As noted, the trial court found Rembert ineligible for resentencing relief under section 1170.95 based solely on the jury’s felony-murder special-circumstance findings. Although this position has been upheld in several court of appeal decisions, we have rejected it as “‘as contrary to the language and intent of section 1170.95.’” (See People v. Gonzalez (2021) 65 Cal.App.5th 420, review granted August 18, 2021, S269792 (Gonzalez), quoting People v. Harris (2021) 60 Cal.App.5th 939, 956, review granted April 28, 2021, S267802.) Because we believe that opinion correctly states the law, we reach the same conclusion: a jury’s true finding on a special circumstance does not automatically preclude resentencing relief under section 1170.95. (Gonzalez, supra, 65 Cal.App.5th at p. 431.)

The Attorney General contends we may affirm the trial court’s denial order because the record of conviction establishes Rembert’s actions met the Banks and Clark standards, rendering him ineligible for section 1170.95 relief as a matter of law. In People v. Lewis (2021) 11 Cal.5th 952 (Lewis), the Supreme Court held that “the trial court may look at the record of conviction after the appointment of counsel to determine whether a petitioner has made a prima facie case for section 1170.95 relief.” (Id. at p. 971.) The high court, however, cautioned that “the prima facie inquiry under subdivision (c) is limited. . . . ‘“[T]he court takes petitioner’s factual allegations as true and makes a preliminary assessment regarding whether the petitioner would be entitled to relief if his or her factual allegations were proved. If so, the court must issue an order to show cause.”’ [Citation.] ‘[A] court should not reject the petitioner’s factual allegations on credibility grounds without first conducting an evidentiary hearing,’” unless the record contains facts refuting the allegations made in the petition. (Ibid., quoting People v. Drayton (2020) 47 Cal.App.5th 965, 978.) Stated differently, “at the prima facie stage, a petitioner’s allegations should be accepted as true, and the court should not make credibility determinations or engage in ‘factfinding involving the weighing of evidence or the exercise of discretion.’” (Lewis, supra, 11 Cal.5th at p. 974.)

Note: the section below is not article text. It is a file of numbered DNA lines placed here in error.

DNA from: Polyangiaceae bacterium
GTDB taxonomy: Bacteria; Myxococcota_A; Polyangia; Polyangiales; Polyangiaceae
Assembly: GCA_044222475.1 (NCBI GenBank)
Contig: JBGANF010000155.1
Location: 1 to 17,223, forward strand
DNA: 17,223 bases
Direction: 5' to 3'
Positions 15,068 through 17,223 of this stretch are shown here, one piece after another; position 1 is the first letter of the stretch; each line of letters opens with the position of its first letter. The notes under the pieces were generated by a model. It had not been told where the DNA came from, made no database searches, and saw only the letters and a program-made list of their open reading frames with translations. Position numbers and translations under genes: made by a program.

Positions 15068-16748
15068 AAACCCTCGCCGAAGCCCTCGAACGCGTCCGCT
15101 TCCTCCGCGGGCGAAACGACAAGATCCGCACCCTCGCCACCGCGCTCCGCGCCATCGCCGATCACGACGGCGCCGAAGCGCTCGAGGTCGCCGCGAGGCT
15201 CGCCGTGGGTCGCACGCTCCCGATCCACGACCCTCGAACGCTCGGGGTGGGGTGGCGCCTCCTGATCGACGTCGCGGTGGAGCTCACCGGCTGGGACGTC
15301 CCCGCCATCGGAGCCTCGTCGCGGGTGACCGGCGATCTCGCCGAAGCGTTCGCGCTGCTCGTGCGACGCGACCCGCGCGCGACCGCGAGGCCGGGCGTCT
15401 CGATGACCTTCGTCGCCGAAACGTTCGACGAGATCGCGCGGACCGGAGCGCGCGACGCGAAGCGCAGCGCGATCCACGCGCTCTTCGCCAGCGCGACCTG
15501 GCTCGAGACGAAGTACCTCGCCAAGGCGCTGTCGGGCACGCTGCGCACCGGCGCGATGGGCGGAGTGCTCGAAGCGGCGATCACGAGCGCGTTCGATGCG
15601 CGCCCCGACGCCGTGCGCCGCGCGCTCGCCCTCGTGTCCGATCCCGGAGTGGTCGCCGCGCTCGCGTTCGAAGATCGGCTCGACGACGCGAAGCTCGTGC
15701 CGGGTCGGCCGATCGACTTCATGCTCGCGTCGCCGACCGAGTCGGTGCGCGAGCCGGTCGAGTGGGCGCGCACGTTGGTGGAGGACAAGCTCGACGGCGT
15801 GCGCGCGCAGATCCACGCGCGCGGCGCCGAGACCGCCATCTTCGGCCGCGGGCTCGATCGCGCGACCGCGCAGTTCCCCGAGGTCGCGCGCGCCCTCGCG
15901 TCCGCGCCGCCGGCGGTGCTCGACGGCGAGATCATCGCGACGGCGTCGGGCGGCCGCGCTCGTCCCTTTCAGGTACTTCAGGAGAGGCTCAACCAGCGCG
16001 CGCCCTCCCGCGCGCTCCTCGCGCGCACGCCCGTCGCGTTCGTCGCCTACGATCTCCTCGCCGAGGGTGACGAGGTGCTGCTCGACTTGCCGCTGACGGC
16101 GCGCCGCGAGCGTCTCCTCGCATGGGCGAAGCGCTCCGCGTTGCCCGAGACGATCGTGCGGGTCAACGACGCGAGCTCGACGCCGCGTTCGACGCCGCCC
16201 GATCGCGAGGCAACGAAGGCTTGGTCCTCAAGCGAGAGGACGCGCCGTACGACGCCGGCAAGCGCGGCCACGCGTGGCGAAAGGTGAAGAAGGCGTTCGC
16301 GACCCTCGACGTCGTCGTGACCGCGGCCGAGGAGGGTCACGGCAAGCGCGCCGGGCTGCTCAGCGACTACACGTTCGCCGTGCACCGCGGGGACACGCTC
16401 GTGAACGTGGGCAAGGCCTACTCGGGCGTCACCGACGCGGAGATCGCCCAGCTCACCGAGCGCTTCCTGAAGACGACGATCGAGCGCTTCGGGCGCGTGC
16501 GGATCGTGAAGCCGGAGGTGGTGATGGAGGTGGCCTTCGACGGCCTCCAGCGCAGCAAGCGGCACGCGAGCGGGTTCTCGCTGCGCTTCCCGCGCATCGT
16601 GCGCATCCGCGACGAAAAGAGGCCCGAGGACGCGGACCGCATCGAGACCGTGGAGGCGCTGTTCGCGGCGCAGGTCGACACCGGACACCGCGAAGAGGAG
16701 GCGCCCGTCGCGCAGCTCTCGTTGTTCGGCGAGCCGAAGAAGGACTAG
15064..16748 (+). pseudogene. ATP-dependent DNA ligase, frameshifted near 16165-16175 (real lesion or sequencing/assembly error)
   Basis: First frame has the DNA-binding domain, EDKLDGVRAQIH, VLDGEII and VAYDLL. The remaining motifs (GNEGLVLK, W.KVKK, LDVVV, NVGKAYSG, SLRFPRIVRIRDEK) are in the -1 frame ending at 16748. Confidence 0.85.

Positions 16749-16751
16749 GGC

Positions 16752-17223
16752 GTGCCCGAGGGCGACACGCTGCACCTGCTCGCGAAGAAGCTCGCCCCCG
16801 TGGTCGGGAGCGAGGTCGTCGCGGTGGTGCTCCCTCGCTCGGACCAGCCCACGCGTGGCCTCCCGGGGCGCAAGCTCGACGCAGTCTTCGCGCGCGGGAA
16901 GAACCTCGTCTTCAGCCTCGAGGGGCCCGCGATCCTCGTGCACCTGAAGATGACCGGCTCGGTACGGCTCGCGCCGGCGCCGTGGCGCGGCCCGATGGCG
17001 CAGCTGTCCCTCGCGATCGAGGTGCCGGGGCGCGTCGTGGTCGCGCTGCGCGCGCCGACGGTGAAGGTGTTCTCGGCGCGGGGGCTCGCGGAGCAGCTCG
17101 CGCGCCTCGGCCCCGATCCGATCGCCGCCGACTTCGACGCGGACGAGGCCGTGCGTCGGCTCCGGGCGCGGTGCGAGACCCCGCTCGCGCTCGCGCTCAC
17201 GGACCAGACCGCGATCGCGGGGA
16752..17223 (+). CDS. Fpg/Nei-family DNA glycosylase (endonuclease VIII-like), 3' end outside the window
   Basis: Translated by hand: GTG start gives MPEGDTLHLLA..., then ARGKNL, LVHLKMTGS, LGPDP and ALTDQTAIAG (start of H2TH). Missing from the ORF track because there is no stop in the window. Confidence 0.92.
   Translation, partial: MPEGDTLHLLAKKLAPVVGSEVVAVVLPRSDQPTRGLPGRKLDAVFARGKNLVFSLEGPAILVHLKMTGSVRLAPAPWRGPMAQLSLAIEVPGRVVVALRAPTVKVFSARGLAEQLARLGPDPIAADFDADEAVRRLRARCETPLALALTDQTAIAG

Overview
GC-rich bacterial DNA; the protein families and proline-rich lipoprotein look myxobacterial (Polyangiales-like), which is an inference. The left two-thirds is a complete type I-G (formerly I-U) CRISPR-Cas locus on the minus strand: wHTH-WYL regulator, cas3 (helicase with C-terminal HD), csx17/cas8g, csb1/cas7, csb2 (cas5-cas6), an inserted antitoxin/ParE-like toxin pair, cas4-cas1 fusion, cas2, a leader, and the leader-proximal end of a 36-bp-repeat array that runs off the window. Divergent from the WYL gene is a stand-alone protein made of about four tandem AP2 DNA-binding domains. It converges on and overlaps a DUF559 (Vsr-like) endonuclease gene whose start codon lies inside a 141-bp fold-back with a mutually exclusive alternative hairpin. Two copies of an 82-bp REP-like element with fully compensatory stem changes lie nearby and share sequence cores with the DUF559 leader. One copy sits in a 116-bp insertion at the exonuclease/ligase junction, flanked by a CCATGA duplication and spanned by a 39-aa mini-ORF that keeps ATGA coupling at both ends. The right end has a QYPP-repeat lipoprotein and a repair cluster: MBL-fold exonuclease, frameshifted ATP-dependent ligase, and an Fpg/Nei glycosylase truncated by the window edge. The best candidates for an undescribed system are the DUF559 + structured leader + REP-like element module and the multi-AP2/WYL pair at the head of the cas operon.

Here, facts relevant to the Supreme Court’s decisions in Banks and Clark, were disputed at trial and not clearly resolved by the jury’s findings. Specifically, as recounted in the appellate opinion affirming his conviction, Rembert testified at trial that he declined to rob the victim, and when one of his cohorts “began talking about killing the victim, Rembert was in total disbelief. He leapt from the car and began running as soon as Burney said he would do it.” (Rembert I, supra, at p. 5.) The trial court could not properly resolve these facts at the prima facie stage. Accordingly, we cannot affirm the trial court’s denial order based on the record before us.

III

Disposition

The postjudgment order denying Rembert’s section 1170.95 petition is reversed, and the matter remanded with directions to issue an OSC and to proceed in accordance with section 1170.95, subdivision (d).

ZELON, J.*

WE CONCUR:

O’LEARY, P. J.

FYBEL, J.

*Retired Justice of the Court of Appeal, Second Appellate District, assigned by the Chief Justice pursuant to article VI, section 6 of the California Constitution.





Description Scott Earl Rembert appeals from the trial court’s postjudgment order denying his petition for resentencing pursuant to Penal Code section 1170.95. The court concluded a person convicted of murder with a special circumstance before the Supreme Court’s decisions in People v. Banks (2015) 61 Cal.4th 788 (Banks), and People v. Clark (2016) 63 Cal.4th 522 (Clark), is barred from pursuing resentencing. We disagree. Because the record of conviction does not establish Rembert’s ineligibility for resentencing as a matter of law, we reverse the postjudgment order denying the petition and remand the matter with directions to issue an order to show cause (OSC) and to proceed in accordance with Penal Code section 1170.95, subdivision (d).